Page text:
Friday, April 13, 2012

Five Things I Wish I Learned in Library School

Yesterday, I wrote about why you should or shouldn't go to library school. Assuming you did decide to go to library school (or are already there), then for today's Friday five, here are five things I wish I learned.

  1. Statistics
    I spend a decent amount of my time looking at numbers (door counts, circulation stats, etc) and wondering how best to interpret them. I've never had a statistics course in my life. So I do somethings that I'm not sure are totally valid. But usually I just divide and find the average. Every now and then I have a question and I'm sure I have the right raw data, but I don't know how to find the answer. My sister is a stats genius. I should ask her to do it for me for a birthday present. That's what sisters are for, right?

  2. Management
    I had one management class in library school. Only one and it was only one credit (as opposed to most library school classes that were two credits). It was the most helpful class I took. But I'm a manager now of a small public library branch and I'm mostly self taught. I've read a lot of the books, but I made a lot of mistakes at first and I continue to do so. It's not just managing people. It is also managing a budget, supplies, everything. Running a small library is akin to running a small business. Since I see my future in management, I'm considering going back for a masters in public administration (MPA), but I could understand the appeal of a masters in business administration (MBA) as well.

  3. Advocacy
    What training I've had in advocacy has come from conferences and other similar opportunities. I had zero in library school. Libraries are under fire and if we had more graduates coming out of library school who were politically savvy, knew how to woo donors, knew how to get politicians on our side, I would feel better about our chances. It isn't the MOST important thing, but it would be a nice one credit seminar. We need to know how to prove our worth (then again statistics help).

  4. Graphic Design
    I design a lot of fliers and I'm not good at it. Now that I'm a manager, I delegate that to more talented people. Previous library systems I've worked at had in-house graphic designers and PR systems, but this is a lot smaller of a system. Even larger systems are loosing those positions as budgets are slashed. Knowing how to make a pretty flier/display/newsletter can never hurt. (Web design can be a similar experience. Our system has a person for that, but I still taught myself elements of CSS so I could alter and customize our Summer Reading online program).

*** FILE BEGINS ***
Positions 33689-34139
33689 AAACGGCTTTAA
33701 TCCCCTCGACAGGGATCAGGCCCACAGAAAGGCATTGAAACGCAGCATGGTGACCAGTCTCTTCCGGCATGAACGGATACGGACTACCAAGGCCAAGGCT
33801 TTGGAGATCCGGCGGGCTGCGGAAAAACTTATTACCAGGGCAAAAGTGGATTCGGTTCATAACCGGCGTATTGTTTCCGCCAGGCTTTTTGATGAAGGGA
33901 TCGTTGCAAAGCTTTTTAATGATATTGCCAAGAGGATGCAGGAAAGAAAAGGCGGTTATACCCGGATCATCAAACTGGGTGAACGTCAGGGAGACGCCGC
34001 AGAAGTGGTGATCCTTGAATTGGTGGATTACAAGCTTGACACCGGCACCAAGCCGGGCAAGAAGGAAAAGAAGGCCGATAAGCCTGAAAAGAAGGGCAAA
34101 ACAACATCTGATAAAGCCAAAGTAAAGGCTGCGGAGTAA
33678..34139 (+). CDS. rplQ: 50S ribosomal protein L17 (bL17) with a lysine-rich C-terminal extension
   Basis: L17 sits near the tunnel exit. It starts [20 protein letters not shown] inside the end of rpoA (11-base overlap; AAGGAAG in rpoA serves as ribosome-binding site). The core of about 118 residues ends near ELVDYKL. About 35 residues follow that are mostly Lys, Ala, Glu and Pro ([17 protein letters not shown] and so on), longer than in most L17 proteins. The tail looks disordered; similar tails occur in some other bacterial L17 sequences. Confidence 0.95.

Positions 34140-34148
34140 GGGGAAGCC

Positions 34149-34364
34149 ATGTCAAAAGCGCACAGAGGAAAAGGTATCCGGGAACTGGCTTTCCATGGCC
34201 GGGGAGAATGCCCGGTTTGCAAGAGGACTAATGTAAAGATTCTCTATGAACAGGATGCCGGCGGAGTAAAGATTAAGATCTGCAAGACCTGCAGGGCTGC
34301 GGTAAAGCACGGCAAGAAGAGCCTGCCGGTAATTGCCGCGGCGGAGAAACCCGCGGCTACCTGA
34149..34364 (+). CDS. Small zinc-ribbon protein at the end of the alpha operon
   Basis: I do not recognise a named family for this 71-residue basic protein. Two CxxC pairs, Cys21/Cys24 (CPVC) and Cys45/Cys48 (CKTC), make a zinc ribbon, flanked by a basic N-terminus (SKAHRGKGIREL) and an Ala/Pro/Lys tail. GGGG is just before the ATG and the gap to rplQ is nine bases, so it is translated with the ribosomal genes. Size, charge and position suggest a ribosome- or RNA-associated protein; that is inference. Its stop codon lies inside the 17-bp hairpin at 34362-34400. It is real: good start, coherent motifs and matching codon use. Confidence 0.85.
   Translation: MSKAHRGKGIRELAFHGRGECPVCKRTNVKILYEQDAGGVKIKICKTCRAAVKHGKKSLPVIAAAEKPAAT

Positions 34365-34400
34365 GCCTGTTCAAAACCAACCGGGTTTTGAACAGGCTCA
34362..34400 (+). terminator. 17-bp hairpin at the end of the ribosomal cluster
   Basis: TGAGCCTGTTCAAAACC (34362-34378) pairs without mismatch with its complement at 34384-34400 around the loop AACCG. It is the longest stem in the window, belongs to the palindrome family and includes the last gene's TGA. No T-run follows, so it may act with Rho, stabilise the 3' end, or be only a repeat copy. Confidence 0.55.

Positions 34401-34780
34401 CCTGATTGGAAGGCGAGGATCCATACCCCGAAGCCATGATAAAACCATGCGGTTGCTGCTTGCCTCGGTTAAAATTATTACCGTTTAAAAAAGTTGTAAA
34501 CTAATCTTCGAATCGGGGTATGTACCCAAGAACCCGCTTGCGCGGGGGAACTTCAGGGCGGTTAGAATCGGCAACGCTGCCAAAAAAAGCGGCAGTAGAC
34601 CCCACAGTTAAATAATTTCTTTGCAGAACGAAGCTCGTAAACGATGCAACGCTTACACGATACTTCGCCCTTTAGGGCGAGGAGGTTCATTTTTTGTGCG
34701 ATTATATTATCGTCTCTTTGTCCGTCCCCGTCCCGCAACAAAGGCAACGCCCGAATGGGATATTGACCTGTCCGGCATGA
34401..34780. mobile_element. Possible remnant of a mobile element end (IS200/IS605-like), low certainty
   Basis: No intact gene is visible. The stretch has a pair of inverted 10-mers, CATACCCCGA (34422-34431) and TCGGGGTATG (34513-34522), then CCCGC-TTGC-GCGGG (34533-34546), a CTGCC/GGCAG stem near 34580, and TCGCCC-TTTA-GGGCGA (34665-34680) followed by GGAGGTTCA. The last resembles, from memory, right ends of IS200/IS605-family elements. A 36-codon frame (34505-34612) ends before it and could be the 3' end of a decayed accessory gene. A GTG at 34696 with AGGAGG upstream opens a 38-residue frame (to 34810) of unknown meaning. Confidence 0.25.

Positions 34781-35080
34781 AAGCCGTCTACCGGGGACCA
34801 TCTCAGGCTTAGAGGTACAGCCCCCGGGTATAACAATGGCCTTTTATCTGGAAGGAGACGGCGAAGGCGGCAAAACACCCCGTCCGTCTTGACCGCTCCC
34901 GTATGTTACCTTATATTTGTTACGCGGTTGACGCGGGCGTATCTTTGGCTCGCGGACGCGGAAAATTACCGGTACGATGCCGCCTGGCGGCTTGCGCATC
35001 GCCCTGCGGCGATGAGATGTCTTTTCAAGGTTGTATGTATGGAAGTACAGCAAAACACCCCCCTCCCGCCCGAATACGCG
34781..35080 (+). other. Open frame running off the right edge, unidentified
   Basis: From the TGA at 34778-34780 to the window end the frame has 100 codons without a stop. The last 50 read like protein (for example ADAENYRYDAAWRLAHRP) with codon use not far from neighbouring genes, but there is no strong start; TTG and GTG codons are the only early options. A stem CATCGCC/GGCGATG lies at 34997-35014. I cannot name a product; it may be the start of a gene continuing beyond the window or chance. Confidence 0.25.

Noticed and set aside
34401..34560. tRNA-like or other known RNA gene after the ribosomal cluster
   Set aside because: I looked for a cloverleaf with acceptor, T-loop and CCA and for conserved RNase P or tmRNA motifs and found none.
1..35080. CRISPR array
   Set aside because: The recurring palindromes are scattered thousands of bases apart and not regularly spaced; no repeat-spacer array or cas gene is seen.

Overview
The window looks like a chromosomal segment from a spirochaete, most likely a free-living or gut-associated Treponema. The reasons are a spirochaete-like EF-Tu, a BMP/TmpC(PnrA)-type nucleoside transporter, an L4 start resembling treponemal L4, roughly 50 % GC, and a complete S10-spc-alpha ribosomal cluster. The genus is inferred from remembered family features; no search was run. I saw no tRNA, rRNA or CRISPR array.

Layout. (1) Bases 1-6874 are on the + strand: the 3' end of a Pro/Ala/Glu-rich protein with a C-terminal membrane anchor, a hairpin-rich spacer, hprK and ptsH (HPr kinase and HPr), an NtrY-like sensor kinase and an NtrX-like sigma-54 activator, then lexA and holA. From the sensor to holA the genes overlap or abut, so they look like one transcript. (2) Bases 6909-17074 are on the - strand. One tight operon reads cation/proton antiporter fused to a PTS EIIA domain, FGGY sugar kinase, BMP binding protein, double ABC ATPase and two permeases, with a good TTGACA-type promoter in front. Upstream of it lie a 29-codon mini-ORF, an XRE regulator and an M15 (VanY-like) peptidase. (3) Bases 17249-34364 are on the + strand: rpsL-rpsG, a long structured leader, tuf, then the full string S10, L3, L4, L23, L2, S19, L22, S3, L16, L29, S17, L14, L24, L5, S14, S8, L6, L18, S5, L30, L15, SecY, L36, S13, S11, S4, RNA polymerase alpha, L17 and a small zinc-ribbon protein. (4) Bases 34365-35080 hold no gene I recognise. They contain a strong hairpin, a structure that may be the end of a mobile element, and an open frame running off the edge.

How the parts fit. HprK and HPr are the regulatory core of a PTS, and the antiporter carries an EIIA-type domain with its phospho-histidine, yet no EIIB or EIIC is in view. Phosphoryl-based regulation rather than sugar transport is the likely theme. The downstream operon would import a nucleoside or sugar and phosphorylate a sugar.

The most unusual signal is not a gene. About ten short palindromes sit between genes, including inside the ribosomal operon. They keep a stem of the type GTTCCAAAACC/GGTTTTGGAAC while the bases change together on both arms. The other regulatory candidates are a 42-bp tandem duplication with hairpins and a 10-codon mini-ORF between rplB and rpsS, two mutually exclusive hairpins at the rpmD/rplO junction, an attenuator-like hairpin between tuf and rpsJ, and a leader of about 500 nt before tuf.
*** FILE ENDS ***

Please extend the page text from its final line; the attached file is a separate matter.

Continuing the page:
5. Psychology
    I had one psychology course my freshman year of college which was quite a while ago. I'm in an urban library with a large homeless population. We see our share (more than our share some days) of mentally ill patrons. I don't want to offer treatment, but I would like to have a better handle on why the homeless man charged me last week. And perhaps better strategies to work with them. Quite often, I end up in the bartender/priest role of hearing a lot about people's lives. I offer sympathy and general comments without any specific advice. I keep hoping my good intentions and vague generalities will cover up that I don't know the first thing about counselling. (Nor do I want to be a counsellor).


Kalen said...

I majored in political science as an undergrad, and I think it might be one of the most valuable majors for people planning to become librarians, at least if you approach it right. I focused on public administration and American gov't, particularly classes on budgets and taxes, voting and elections, and public policy. I also took a lot of electives in children's literature and child development, since I knew I wanted to be a children's librarian.

One of the required classes for my major was Empirical Research Methods, which I think was a requirement for all social science majors. It basically taught how to construct and conduct a survey or poll, and how to do statistical analysis on the results. I haven't had to do it in years, so I'd have to look up some of the specifics if I actually needed to do analysis again, but it really changed the way I look at statistics, charts, and polling numbers.

Jill said...

I had a management course and a statistics course, both taught by the same professor. I am less skilled in math than in words, but I enjoyed the statistics class. Unfortunately, I don't remember any of it.

From the management class came the only thing I concretely remember learning in grad school. The professor told us, "All workplace problems come down to two things: 'He has a cookie and I don't' or 'His cookie is bigger than mine'." I add, "He won't play with me," and in my limited experience, all conflicts come down to these three principles.